Fired with such motives, you do well to join What is compassion, when 'tis void of love? With Cato's foes, and follow Casar's banners, Fool that I was to chuse so cold a friend Why did I 'scape the envenomed aspic's rage, To urge my cause !--Compassionates my pains ! And all the fiery monsters of the desert, Prithee, what art, what rhetoric didst thou use To see this day. Why could not Cato fall To gain this mighty boon ?-She pities me! Without your guilt? Behold, ungrateful men, To one that asks the warm returns of love, Behold my bosom naked to your swords, Compassion's cruelty, 'tis scorn, 'tis death And let the man that’s injured strike the blow, Por. Marcus, no more; have I deserved this Which of you all suspects that he is wronged? treatment?

Or thinks he suffers greater ills than Cato? Marc. What have I said! Oh, Portius, oh for- Am I distinguished from you but by toils, give me!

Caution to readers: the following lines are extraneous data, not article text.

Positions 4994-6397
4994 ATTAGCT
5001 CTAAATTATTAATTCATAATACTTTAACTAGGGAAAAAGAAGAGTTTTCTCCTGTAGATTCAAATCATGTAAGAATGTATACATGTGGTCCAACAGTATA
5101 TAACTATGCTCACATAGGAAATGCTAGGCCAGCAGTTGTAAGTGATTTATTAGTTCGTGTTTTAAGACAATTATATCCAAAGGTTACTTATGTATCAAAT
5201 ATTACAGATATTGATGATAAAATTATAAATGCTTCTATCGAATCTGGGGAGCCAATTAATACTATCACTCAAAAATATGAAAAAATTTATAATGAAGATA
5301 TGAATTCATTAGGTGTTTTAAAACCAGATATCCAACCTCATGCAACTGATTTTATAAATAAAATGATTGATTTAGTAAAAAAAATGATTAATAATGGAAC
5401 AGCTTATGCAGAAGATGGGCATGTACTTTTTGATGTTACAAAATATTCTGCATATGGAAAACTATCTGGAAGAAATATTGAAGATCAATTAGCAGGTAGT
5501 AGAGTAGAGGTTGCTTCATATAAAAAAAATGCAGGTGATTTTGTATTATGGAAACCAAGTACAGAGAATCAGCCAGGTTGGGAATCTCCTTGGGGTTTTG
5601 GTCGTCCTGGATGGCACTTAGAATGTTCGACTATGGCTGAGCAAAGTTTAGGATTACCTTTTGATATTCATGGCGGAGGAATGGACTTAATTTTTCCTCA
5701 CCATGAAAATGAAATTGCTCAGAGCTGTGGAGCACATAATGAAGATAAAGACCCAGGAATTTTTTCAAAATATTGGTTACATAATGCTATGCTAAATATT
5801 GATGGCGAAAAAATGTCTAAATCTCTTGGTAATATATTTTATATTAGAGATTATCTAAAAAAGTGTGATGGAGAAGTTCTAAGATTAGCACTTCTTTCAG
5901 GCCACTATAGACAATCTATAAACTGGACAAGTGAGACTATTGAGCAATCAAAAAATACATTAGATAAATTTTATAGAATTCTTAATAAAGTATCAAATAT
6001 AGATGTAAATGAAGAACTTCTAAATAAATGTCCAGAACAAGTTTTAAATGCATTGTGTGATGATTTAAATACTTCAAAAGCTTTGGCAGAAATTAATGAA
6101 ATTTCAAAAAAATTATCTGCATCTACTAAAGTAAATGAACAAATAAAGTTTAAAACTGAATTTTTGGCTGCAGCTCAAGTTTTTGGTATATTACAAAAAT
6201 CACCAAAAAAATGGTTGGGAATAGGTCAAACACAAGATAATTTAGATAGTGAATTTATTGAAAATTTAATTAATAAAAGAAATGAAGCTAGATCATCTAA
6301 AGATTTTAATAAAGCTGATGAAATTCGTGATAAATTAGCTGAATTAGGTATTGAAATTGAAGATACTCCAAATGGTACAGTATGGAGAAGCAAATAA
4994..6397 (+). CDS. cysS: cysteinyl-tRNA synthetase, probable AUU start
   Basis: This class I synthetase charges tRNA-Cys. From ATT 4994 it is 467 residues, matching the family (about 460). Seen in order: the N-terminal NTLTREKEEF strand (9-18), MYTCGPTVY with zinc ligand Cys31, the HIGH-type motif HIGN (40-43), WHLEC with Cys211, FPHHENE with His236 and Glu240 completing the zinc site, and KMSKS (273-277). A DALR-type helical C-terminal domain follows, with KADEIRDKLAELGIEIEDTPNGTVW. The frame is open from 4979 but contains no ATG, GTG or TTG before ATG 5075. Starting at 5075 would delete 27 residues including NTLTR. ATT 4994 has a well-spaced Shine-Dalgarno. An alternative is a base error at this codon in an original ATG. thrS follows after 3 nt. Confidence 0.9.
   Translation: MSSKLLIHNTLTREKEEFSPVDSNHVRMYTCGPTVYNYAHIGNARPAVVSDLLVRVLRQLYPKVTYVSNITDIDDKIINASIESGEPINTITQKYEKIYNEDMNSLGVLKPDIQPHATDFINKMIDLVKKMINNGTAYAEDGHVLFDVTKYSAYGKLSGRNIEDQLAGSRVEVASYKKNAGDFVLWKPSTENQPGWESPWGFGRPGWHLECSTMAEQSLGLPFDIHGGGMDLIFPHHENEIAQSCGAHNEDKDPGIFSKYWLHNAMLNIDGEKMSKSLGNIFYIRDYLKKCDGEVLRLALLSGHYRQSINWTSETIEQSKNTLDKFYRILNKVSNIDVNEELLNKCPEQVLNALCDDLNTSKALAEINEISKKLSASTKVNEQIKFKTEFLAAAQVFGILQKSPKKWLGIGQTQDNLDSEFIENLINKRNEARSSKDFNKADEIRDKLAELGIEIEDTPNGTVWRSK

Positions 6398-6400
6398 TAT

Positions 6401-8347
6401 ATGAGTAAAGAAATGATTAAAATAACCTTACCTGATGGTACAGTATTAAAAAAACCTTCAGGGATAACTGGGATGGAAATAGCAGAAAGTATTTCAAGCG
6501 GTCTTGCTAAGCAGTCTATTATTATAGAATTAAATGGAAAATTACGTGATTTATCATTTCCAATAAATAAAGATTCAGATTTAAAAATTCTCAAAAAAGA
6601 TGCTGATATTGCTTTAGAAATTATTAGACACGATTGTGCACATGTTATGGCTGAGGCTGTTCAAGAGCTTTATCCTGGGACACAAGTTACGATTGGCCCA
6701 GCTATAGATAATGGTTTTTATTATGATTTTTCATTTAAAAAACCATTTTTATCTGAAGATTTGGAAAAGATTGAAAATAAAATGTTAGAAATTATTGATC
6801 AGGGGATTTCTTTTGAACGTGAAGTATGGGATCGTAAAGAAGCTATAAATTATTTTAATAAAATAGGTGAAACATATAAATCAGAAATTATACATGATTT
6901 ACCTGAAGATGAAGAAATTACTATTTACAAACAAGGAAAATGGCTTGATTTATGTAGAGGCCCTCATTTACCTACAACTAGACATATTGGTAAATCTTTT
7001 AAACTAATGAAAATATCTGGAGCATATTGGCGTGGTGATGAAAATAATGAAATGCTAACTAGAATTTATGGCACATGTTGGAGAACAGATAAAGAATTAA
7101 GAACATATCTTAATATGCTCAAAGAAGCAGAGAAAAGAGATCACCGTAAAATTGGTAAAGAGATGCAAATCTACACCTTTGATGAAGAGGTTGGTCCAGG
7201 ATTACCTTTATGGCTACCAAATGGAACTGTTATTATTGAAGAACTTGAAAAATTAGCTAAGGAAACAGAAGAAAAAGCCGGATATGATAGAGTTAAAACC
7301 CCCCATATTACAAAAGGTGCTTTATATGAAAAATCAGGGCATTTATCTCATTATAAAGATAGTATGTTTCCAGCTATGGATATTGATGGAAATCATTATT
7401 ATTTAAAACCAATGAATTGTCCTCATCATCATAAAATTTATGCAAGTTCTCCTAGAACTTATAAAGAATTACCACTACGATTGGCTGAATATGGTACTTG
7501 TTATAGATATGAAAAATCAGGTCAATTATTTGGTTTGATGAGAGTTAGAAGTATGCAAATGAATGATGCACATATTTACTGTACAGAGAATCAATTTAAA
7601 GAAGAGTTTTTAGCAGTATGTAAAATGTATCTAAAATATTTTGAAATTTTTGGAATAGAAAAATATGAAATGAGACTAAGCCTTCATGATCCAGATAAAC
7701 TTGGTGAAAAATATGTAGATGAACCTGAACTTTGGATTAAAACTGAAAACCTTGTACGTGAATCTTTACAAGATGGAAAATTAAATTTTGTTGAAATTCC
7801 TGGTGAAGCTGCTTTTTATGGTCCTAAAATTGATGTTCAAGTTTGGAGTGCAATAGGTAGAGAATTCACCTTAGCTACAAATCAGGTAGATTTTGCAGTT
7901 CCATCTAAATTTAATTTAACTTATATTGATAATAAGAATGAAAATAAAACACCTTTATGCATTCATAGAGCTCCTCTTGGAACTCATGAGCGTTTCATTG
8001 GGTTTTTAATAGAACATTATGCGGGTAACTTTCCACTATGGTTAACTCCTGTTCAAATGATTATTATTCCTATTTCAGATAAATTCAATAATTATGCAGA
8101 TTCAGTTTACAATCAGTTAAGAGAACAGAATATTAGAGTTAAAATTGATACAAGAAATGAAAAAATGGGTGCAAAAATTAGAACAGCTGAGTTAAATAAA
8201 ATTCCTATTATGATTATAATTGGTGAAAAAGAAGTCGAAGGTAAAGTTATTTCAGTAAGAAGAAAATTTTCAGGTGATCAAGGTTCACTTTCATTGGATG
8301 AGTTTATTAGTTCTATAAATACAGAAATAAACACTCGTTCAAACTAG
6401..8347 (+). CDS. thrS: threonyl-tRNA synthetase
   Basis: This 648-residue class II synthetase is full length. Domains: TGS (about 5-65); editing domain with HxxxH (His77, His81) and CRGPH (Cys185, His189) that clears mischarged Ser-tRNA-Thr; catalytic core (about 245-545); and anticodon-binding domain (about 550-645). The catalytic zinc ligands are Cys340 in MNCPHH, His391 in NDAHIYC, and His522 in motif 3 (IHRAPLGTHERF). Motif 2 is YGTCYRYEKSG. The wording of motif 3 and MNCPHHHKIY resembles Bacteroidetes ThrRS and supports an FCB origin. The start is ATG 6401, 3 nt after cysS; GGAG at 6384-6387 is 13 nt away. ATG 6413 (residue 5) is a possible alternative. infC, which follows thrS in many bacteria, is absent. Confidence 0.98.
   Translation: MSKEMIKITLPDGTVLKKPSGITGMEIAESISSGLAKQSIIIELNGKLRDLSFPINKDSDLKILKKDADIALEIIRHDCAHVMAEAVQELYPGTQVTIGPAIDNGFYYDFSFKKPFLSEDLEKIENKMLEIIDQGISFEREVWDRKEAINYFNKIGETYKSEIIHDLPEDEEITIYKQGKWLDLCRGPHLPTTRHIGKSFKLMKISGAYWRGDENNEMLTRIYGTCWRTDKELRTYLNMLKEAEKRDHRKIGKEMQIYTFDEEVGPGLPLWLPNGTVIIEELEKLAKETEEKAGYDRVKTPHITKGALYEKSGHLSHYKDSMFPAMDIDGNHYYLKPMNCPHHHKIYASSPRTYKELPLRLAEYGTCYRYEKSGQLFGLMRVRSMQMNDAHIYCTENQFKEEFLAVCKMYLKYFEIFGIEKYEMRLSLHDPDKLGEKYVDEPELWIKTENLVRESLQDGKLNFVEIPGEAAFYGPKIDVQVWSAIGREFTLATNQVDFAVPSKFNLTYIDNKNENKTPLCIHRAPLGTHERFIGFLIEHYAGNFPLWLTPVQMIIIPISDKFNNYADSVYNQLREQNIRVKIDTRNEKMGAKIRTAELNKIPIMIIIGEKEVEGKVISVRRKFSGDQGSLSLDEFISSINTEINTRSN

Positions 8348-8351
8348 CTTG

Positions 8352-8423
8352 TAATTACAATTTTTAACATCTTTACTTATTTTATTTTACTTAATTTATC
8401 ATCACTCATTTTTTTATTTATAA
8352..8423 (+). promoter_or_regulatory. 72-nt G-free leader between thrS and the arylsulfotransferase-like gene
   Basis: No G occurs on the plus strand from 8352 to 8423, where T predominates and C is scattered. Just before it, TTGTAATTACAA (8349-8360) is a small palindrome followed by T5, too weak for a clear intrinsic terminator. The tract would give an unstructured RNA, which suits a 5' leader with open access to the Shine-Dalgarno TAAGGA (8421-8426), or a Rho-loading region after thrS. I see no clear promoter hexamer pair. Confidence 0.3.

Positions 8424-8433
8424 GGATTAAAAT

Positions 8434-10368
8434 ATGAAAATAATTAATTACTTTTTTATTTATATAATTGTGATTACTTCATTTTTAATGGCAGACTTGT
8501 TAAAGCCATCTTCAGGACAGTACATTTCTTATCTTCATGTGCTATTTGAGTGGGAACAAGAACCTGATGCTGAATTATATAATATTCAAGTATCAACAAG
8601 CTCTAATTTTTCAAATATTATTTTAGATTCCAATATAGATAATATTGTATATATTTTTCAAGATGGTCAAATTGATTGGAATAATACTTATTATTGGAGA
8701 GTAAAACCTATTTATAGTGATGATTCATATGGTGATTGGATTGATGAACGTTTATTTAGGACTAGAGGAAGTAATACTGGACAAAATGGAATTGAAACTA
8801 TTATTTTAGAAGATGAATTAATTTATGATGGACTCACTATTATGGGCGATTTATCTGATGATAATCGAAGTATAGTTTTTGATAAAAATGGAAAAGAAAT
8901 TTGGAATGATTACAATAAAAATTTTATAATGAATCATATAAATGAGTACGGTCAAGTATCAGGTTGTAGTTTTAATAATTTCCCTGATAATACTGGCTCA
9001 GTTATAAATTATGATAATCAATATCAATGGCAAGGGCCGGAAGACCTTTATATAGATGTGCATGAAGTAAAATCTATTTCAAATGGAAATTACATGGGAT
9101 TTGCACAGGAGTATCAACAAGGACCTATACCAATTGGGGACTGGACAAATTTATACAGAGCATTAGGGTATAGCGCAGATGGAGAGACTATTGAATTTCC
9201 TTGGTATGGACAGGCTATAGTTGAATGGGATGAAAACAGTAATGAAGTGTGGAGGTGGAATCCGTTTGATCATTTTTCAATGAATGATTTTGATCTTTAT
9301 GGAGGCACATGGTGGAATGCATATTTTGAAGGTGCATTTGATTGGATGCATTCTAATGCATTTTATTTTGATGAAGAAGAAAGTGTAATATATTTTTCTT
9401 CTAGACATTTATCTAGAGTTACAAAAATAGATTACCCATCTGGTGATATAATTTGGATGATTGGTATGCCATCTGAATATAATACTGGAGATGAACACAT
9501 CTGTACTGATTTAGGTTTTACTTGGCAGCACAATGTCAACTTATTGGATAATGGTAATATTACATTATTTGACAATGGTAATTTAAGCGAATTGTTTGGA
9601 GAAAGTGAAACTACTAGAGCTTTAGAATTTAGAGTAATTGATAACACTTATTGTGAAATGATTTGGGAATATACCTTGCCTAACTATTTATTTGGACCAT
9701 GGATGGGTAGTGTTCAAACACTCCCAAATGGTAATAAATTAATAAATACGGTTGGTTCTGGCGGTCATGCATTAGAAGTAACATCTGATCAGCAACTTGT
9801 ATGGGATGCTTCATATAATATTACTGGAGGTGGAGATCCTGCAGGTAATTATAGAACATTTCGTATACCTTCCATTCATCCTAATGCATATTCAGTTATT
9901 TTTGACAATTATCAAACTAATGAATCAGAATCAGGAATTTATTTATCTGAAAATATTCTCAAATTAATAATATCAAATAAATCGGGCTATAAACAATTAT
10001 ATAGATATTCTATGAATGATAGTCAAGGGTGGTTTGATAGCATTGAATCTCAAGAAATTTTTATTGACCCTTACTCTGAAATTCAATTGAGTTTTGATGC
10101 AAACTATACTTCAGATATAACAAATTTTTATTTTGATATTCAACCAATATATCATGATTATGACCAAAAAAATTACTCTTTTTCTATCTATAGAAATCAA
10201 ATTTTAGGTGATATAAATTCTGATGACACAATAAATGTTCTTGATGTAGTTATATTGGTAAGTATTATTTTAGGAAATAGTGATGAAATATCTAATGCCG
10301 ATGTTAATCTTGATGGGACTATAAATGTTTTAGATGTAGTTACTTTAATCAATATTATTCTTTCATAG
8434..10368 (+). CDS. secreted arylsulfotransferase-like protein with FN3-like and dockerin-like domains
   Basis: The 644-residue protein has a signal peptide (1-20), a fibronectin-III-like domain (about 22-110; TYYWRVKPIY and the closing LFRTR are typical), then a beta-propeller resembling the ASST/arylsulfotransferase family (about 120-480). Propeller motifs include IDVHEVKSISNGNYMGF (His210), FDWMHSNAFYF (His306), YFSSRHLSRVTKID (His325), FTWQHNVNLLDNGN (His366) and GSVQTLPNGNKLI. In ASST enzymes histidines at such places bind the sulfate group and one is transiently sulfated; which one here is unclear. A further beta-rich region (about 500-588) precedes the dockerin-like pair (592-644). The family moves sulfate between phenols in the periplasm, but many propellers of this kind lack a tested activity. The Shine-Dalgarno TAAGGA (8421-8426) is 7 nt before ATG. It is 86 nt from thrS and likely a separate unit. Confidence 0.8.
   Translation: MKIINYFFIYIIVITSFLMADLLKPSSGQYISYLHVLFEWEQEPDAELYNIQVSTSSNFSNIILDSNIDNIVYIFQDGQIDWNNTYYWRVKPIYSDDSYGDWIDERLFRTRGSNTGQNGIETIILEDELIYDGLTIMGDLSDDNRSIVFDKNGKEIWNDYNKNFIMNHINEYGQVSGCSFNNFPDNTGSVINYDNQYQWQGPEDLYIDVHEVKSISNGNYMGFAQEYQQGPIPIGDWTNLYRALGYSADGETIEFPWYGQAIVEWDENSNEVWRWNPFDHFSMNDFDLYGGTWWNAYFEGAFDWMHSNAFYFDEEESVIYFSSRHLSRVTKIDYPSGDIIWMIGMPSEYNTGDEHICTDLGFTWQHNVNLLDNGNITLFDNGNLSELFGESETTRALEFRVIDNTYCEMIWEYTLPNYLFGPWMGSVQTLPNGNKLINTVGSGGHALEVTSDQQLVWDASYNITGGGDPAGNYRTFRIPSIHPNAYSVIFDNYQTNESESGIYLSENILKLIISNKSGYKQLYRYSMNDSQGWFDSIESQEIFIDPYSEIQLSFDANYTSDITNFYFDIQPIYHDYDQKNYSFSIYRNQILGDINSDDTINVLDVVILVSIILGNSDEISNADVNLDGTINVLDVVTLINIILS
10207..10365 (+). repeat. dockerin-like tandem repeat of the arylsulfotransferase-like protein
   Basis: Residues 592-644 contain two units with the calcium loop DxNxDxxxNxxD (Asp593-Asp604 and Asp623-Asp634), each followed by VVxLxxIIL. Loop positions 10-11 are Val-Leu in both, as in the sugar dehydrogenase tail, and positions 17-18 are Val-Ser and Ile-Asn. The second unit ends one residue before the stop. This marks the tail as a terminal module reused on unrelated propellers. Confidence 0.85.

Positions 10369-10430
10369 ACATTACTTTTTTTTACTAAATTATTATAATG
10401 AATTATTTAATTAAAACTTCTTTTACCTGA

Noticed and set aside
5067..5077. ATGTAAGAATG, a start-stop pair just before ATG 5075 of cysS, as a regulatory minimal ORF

Superior toils, and heavier weight of cares? A soul, exasperate in ills, falls out

"Painful pre-eminence! With every thing, its friend, itself—but, hah! Sem. By Heavens, they droop! What means that shout, big with the sounds of Confusion to the villains ! all is lost! (Aside. war:

Cato. Have you forgotten Lybia's burning What new alarm?

waste, Por. A second, louder yet,

Its barren rocks, parched earth, and hills of sand, Swells in the wind, and comes more full upon us. Its tainted air, and all its broods of poison ? Marc. Oh, for some glorious cause to fall in Who was the first to explore the untrodden path, battle!